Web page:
Archive for the 'Service Design' Category

Reflections on Emergence 07

[updated with photo]

Emergence was all about service, what is service design?

Another question was also raised: “how is service design different from the other disciplines like user experience design and interaction design?” No one at the conference had a really definitive or confident answer to this question . But some themes emerged in Emergence for me :

A service mindset means designers need to give up control and empower our customer. Facilitate their engagements beyond products and interactions.

Designing for services is a mindset, most products we design are part of a service if you look deep enough. Providing good services requires designers to collaborate and enable others to think on their own, grasping every key moment to deliver to the customers above and beyond. Designers need to stop making crap and start helping people help themselves.

Designers need to speak the business language and be stealth.

A service mindset means more facilitation and more stratetic business thinking, which is not traditionally a designer’s job, we have to step up to it.

Day 1 Keynote: “Visual Thinking at a Global Scale: The Story of Many Eyes” with Martin Wattenberg and Fernanda Viegas, IBM Research Visual Communication Lab

Manyeyes was conceived as a research project to research how information graphics used in a social network context will have effect on people. Go to the site and see for yourself what effect they have on you and notice the comments others have left. This is really a cool project.


Here’s a really great word-based visualization of one of my favorite plays:


This is my latest interest, what motivates people in different cultures?


Activating Consumers with Mark Jones, IDEO, Chicago

Mark presented a case study on a project they did to redesign the service of a health insurance call center. The methods they used to help their client involved doing observations, domain study, working with stakeholders, experience maps (“the health journey”), workshops on finding a focus (“be clear about your role: guide? teacher? coach? expert? financial advisor etc…”), scenarios, personas. They did experience prototypes and acted out scenarios in workshops with the client. They also delivered a set of service design principles for their client as a deliverable and a prototype (fictional call to show how a the specialist can seize key moments with the customer.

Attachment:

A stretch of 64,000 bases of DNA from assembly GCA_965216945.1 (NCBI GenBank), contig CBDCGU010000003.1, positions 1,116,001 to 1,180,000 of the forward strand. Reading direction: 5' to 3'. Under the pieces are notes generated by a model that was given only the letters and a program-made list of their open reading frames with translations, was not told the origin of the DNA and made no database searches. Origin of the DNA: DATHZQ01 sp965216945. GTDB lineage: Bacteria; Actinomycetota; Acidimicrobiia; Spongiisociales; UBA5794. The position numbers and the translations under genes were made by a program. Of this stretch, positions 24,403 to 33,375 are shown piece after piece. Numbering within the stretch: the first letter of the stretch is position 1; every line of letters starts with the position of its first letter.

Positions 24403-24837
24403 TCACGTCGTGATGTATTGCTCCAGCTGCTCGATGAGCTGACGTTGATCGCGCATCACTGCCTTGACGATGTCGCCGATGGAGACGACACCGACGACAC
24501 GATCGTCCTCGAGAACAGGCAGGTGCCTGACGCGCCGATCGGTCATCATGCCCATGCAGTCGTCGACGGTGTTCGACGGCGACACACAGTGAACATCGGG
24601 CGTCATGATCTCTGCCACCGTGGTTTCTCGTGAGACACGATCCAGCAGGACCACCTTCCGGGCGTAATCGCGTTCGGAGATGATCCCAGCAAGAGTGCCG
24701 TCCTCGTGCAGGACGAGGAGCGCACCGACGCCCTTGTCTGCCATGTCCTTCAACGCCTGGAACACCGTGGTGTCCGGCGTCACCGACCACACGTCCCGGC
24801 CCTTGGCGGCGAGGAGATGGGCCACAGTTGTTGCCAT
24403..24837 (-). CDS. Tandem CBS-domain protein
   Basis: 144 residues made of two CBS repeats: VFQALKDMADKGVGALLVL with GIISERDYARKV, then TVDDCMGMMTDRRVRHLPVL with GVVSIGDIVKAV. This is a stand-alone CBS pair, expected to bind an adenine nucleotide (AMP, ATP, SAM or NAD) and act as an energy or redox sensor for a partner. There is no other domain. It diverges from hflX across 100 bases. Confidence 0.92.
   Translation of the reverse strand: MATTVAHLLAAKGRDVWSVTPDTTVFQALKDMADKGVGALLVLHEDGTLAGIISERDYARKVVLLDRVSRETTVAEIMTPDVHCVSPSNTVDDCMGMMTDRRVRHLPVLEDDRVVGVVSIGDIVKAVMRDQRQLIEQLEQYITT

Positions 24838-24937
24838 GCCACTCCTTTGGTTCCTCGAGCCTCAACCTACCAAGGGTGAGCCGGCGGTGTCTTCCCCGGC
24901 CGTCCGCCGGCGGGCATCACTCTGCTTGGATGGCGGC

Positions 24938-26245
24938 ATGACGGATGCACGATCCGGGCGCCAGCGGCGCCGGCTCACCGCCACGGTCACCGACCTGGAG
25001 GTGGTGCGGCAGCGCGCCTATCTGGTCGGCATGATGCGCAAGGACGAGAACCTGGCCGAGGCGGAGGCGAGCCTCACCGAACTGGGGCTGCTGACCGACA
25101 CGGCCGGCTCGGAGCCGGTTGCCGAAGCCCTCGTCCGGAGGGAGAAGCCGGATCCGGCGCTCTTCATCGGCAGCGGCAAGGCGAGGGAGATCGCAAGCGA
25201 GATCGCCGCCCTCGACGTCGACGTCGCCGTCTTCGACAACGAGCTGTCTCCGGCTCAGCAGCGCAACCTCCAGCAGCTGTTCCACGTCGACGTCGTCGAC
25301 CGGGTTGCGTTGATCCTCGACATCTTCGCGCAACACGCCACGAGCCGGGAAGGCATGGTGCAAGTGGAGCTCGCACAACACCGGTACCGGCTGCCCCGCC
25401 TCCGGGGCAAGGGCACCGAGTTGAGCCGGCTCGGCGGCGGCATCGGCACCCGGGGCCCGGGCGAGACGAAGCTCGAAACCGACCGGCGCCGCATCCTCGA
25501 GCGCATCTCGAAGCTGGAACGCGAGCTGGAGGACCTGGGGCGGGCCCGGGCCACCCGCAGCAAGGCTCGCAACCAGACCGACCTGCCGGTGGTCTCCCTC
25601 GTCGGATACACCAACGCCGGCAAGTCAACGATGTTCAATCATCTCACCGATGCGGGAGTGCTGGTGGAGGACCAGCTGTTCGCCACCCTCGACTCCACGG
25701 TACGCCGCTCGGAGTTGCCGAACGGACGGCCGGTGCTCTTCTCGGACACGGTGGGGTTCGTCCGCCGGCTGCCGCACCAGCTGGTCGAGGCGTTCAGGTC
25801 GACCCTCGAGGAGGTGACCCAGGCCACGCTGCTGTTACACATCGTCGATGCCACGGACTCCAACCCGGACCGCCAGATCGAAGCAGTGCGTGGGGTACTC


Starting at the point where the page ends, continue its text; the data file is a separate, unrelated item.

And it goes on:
As a result of this project, the client had a create a whole new role in their organization. They also have had to change the way they measure success, prior to this project, they measure how quickly the reps can get off the phone. Now, they don’t. It’s amazing to me the kind of organizational change IDEO was able to make here.

10 Disruptive Trends in Design with Allan Chochinov, Core77

Alan talked about 7 trends in design and showed 3 videos. All good things come in 7s, 3s, and 10s 🙂

  1. Design Memes: camera tosses on Flickr and toilet paper dispenser are some examples of design gestures shared online:
  2. Authorship
  3. Customization (user created)
  4. Omnipotence + Omniscience
  5. Scale
  6. Transparency
  7. Internet of things

The End of Products with Todd Wilkens, Adaptive Path

Todd adapting Peter Merholz’s path, gave a more theoretical talk about how to stop designing products. I think his whole point was that Service Design is a mindset rather than a brand new discipline with totally new methods and techniques. Service design examples he mentioned were: Apple, Flickr, the old tale of Eastman Kodak. Here is something he wrote on the matter. I tend to agree with most of his points. When we design with a service mind-set, we have to look at goals, cultures, relationships and understand people completely, in order to bring to them magical moments in all their experiences with our systems they interact with.

Keynote with Chris Downs, Managing Partner, live|work

This was the best talk at this conference. Chris has a design root and a business savvy demeanor. He knows the craft inside out and has a perfect balance of humility and charisma. He started the talk apologizing to his friend, whose wedding his missing to come to the conference. Then gave preps to the Dott 07 conference. He presented a few case studies: streetcar, GVA, Boots… Chris cut his original presentation off in the middle and took a turn to present something he put together the night before, inspired by conversations at the Emergence party at the Warhol Museum. During this presentation, he asked 3 questions:

  1. What is service innovation and design?
  2. How can we measure it?
  3. How do we make sure it’s successful?

For question 1, he talked about the Baltic museum case study. The museum asked live|work to help them redesign their services. live|work sent them on a service safari, gave them the tools to redesign their own service. What did we learn from this? Service Design is all about giving people the tools to make better services. Designers have to give up control. We didn’t come to any real conclusions on questions 2 and 3. But we know service design is a bit different from other ux disciplines and management consultants in the way we approach problems, Chris used these words to describe this discipline:

  • Facilitate
  • empathize
  • entrepreneurial
  • optimism
  • open
  • collaborative
  • stealth


Pre Conference workshop


Core’s review on the conference